Advocates in NYC urged Mayor Adams for a $4 million
Advocates in NYC urged Mayor Adams for a $4 million budget to improve communication with immigrant families. Ig Cianainc

New York City advocacy groups for immigrant youth signed a petition Wednesday calling on Mayor Eric Adams to commit $4 million to boost services in the district's public schools for students or their parents who speak no or little English.

Adams and the City Council earlier this month came to an agreement to stave off a large funding cut to a program created during the pandemic for public schools with declining enrollment.

However, the push for immigrant family engagement remains at risk, as tens of thousands of parents with limited English skills seek asylum in New York, as an article in Daily News recalls.

"Reaching immigrant families requires more than just translation and interpretation," read the memo from Advocates for Children of New York, The Legal Aid Society, New York Immigration Coalition and other groups, according to the outlet.

According to NYC's Department of Education, about 38,000 migrant children have enrolled in the city's public schools since the influx began, including 20,000 this school year alone.

Advocates state that while public school families speak over 150 languages, the Department of Education only publishes communications online in the nine most widely spoken languages.

Under the program, which began three years ago, education officials work with local organizations and ethnic media to disseminate school-related information to parents who might otherwise be shut out of their children's education.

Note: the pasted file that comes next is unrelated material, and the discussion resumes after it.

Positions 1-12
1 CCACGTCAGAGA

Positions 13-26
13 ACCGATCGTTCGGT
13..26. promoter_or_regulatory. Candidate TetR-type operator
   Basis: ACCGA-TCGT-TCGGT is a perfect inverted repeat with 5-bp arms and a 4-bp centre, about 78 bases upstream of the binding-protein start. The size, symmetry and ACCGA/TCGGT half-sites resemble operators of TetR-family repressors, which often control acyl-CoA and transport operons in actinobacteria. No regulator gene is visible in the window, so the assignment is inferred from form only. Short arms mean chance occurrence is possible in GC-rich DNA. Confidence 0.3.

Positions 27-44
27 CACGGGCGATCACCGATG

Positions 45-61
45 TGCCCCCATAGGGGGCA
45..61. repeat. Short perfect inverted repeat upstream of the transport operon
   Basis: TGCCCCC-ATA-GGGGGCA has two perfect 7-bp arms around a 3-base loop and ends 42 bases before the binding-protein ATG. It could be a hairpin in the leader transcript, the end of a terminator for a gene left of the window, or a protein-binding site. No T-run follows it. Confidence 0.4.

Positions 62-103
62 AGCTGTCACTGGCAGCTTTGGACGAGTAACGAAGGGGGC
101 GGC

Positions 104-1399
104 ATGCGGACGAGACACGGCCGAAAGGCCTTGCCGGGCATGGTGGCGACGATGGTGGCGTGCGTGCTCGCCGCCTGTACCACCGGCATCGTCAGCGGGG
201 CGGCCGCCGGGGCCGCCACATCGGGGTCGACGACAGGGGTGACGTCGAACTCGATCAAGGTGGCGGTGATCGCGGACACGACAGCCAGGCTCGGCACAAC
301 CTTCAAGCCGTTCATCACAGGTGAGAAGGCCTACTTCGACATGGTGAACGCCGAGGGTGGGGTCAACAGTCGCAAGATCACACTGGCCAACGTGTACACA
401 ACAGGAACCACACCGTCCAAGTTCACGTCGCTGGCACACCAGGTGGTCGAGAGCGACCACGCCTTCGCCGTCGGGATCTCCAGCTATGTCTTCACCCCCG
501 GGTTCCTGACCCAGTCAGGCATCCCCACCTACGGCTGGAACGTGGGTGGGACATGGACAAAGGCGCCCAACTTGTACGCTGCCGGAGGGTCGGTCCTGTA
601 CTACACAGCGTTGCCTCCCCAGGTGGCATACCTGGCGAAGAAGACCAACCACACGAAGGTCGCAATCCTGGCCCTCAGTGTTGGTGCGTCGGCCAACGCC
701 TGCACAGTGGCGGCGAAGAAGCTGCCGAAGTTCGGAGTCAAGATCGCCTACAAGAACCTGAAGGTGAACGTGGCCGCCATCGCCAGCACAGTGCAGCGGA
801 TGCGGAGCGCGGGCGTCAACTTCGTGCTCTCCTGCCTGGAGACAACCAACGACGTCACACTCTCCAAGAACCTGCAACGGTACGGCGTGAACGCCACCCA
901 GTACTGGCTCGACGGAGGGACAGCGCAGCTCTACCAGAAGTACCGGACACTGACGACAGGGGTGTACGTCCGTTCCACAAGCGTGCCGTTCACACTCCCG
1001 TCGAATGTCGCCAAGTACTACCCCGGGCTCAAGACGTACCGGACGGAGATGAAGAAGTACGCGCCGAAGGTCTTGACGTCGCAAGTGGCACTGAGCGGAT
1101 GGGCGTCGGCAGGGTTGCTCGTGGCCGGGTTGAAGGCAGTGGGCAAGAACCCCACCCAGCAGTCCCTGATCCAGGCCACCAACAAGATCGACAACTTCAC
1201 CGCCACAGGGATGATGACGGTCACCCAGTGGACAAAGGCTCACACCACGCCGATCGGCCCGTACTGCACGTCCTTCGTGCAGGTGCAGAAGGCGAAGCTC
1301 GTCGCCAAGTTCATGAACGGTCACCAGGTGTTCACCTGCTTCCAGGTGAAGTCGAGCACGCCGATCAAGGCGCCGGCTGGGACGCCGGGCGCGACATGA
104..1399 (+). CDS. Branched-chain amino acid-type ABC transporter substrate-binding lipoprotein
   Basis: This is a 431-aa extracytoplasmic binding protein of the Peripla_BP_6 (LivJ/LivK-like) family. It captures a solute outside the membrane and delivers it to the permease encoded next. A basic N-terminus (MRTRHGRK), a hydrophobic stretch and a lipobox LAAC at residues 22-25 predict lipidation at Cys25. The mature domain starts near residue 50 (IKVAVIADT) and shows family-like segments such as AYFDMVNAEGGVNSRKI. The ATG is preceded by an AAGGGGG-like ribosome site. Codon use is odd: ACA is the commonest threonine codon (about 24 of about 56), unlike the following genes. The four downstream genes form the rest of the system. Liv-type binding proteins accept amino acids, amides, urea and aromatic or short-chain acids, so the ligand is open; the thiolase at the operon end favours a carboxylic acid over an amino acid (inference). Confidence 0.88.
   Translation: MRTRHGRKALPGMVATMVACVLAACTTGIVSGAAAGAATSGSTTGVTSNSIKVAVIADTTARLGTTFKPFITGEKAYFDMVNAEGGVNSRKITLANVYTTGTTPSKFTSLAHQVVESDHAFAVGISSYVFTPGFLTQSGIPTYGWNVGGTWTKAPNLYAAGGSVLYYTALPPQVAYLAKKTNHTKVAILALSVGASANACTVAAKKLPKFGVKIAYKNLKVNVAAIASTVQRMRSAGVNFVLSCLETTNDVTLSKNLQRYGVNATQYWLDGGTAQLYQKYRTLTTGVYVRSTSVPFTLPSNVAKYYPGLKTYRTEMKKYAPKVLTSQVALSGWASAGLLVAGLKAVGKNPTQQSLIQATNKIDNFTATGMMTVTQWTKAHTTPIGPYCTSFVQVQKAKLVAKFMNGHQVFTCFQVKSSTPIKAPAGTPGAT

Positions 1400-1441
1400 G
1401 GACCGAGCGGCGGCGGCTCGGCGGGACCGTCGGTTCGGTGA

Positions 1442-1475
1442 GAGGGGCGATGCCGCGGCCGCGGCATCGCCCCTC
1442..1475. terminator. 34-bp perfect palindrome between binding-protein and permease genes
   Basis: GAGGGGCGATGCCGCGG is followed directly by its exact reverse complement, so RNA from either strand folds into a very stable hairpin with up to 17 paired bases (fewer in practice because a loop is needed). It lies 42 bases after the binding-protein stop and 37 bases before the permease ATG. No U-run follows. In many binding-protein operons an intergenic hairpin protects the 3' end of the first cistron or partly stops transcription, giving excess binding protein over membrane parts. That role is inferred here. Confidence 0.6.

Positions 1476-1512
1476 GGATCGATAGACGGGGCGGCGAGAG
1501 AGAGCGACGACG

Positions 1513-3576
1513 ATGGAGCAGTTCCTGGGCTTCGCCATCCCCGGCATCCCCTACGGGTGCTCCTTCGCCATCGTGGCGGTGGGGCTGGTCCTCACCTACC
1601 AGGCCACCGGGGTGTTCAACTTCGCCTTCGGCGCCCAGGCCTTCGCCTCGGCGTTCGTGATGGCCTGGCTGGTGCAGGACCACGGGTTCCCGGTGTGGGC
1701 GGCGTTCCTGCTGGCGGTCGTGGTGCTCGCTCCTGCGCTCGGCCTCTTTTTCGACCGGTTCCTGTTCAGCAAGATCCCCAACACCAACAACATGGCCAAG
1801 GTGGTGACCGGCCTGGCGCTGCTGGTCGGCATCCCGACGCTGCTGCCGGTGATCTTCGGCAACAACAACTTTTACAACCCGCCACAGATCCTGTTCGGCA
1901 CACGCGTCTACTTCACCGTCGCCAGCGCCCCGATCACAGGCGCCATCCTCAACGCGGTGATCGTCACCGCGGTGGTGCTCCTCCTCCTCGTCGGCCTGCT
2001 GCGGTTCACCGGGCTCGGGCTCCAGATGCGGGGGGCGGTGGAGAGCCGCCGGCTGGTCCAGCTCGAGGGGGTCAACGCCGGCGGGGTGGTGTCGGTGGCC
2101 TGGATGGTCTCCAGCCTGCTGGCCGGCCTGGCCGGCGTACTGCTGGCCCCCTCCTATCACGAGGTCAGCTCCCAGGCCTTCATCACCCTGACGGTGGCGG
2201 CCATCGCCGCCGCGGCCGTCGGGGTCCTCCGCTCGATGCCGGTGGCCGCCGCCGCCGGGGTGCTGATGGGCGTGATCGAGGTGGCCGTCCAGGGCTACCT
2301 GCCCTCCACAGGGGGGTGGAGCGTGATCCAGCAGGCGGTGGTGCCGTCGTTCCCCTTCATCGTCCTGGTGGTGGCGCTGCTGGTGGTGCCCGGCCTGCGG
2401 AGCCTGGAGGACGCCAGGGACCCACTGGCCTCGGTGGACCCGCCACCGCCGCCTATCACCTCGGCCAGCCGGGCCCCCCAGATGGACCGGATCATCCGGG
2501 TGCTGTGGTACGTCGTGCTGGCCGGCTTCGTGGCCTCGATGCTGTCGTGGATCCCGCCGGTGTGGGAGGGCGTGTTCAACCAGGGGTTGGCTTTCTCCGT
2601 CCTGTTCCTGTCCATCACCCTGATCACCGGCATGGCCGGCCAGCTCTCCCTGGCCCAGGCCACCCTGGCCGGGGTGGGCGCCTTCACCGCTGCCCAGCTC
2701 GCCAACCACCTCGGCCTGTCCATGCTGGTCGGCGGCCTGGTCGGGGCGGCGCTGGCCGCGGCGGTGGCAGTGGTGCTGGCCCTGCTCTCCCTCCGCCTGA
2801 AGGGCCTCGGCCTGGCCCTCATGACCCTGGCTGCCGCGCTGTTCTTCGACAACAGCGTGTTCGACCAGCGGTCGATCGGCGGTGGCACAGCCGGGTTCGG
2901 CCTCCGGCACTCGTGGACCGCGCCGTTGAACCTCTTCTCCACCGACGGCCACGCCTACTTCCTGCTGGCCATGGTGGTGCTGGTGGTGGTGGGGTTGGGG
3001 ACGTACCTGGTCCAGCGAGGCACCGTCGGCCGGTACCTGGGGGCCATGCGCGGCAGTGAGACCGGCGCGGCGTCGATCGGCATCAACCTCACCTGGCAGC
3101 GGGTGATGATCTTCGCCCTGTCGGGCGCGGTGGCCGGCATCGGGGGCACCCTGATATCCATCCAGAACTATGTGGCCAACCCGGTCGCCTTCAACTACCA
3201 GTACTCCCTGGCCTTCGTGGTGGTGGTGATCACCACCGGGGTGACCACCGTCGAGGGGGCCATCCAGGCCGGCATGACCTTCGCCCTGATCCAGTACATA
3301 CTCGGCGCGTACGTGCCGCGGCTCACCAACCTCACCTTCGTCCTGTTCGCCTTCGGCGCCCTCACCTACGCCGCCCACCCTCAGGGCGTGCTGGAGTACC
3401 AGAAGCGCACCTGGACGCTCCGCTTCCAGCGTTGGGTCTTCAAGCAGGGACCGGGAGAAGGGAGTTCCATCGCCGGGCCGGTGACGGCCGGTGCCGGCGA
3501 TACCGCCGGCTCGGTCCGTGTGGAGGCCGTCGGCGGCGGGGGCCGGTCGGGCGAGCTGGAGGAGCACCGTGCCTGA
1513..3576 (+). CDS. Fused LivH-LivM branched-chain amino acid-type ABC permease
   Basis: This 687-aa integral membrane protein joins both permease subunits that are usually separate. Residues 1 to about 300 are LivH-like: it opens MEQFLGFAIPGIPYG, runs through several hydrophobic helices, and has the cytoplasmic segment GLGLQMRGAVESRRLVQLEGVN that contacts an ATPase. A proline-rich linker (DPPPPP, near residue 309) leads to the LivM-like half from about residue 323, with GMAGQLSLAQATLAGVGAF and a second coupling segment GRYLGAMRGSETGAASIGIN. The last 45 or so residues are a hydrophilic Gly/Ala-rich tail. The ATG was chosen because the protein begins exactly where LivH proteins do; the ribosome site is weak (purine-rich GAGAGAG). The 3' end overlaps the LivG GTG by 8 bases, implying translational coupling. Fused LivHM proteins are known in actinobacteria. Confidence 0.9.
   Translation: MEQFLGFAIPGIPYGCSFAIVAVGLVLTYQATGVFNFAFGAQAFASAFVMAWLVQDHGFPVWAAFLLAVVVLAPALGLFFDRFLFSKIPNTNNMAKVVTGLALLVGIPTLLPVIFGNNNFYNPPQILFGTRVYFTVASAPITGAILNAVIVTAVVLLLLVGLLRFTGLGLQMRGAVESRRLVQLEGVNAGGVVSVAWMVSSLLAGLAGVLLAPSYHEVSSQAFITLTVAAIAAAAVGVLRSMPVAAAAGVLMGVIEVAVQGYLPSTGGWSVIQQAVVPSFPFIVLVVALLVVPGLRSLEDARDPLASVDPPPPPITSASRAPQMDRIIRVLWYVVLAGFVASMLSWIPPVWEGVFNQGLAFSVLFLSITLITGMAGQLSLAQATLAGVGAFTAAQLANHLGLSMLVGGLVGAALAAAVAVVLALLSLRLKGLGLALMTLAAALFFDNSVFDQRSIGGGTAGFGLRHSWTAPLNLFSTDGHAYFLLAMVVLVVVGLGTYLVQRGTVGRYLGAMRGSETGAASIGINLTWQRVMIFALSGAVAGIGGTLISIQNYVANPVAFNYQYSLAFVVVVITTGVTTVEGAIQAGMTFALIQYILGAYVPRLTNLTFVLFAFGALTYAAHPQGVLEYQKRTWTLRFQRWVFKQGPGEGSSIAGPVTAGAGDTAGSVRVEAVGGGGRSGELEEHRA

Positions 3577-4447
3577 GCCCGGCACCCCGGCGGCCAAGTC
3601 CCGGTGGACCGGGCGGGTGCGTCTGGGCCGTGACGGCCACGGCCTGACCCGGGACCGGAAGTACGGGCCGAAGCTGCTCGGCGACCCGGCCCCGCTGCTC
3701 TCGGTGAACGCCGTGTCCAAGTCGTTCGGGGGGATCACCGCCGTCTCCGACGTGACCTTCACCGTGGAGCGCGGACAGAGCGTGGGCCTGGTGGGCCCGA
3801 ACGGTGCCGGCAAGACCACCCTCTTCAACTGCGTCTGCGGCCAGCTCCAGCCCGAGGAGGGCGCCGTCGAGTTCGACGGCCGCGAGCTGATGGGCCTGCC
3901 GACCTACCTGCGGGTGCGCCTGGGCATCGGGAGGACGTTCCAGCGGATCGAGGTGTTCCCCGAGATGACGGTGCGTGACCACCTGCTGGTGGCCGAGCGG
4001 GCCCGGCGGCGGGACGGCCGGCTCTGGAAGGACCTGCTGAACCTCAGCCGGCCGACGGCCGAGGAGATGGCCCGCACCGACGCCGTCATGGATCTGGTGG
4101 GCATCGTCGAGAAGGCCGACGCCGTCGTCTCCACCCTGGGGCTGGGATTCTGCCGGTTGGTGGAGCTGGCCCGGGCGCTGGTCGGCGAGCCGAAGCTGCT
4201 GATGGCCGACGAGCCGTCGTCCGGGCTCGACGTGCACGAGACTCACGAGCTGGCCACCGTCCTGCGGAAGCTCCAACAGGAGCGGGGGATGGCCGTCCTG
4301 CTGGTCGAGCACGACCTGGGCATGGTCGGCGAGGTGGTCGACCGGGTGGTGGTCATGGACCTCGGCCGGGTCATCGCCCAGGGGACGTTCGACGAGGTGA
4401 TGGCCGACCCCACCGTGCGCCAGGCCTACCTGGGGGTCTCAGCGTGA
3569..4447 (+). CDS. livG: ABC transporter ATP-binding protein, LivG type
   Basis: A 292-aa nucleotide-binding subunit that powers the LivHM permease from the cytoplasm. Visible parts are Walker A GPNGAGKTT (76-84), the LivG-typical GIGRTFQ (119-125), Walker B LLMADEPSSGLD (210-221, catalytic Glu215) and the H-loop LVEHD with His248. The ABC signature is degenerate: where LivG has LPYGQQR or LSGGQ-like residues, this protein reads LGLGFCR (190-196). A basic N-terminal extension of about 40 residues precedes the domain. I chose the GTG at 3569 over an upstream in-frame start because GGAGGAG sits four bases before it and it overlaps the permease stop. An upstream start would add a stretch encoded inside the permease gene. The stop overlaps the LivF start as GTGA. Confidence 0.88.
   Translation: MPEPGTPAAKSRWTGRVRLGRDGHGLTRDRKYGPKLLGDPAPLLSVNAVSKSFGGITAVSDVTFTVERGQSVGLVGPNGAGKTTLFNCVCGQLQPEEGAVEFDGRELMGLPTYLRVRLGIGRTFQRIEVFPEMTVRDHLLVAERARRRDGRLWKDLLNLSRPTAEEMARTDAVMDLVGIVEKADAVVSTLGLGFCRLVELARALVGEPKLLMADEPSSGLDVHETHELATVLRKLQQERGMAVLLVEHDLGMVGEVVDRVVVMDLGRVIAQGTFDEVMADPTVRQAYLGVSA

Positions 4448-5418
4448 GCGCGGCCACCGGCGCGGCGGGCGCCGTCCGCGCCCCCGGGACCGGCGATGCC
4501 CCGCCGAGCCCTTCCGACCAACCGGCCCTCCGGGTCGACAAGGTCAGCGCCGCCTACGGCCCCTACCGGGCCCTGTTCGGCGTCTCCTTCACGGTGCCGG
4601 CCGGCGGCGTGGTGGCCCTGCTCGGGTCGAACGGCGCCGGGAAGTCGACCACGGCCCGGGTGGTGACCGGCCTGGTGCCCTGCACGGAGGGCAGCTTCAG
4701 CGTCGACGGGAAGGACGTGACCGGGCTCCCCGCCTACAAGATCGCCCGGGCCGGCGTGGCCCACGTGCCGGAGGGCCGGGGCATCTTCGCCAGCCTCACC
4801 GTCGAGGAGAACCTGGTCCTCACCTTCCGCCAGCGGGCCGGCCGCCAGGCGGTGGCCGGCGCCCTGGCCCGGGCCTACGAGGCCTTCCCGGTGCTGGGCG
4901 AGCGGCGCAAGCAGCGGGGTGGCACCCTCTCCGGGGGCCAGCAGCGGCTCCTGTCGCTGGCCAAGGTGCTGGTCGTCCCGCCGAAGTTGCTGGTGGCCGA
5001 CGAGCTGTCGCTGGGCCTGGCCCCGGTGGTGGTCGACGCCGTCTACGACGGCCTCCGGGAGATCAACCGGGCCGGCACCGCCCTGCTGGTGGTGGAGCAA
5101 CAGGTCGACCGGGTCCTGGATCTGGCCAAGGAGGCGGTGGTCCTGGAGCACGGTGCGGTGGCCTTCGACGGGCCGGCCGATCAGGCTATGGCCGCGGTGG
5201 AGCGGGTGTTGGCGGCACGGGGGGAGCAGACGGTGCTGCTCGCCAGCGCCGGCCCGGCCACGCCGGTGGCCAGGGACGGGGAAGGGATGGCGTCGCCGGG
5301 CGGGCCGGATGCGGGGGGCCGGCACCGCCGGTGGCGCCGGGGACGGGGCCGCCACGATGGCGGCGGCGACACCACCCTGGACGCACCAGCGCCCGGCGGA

The policy also uses text messages, phone calls, and printed letters to communicate with families. It helps schools purchase interpretation equipment and funds campaigns in churches, supermarkets, and other venues such as hair salons to educate parents about their rights.

The organizations gathered last week at the Tweed Courthouse steps rallying in support of making New York's public schools more accessible and equitable for immigrant youth and families, including for asylum seekers.

For the Fiscal Year 2025, advocates asked the City to also increase investments in $25 million in Promise NYC for childcare for immigrant families, and $800,000 to expand the number of high schools well-prepared to teach and support immigrant and recently-arrived asylum seeker youth.

"We have to make sure that our parents are able to communicate, to get information in their languages, to be able to advocate for their children and get sure they are getting a propper education," an advocate said in the rally.

Regarding the $4 million program, titled "Family Communication and Outreach Initiative for migrant families in New York City Public Schools," she added that "Our families in New York City, in our schools, speak more than 156 languages. The problem is that although the DOE spends money on translations and interpretations, which is great, the information isn't actually getting families."

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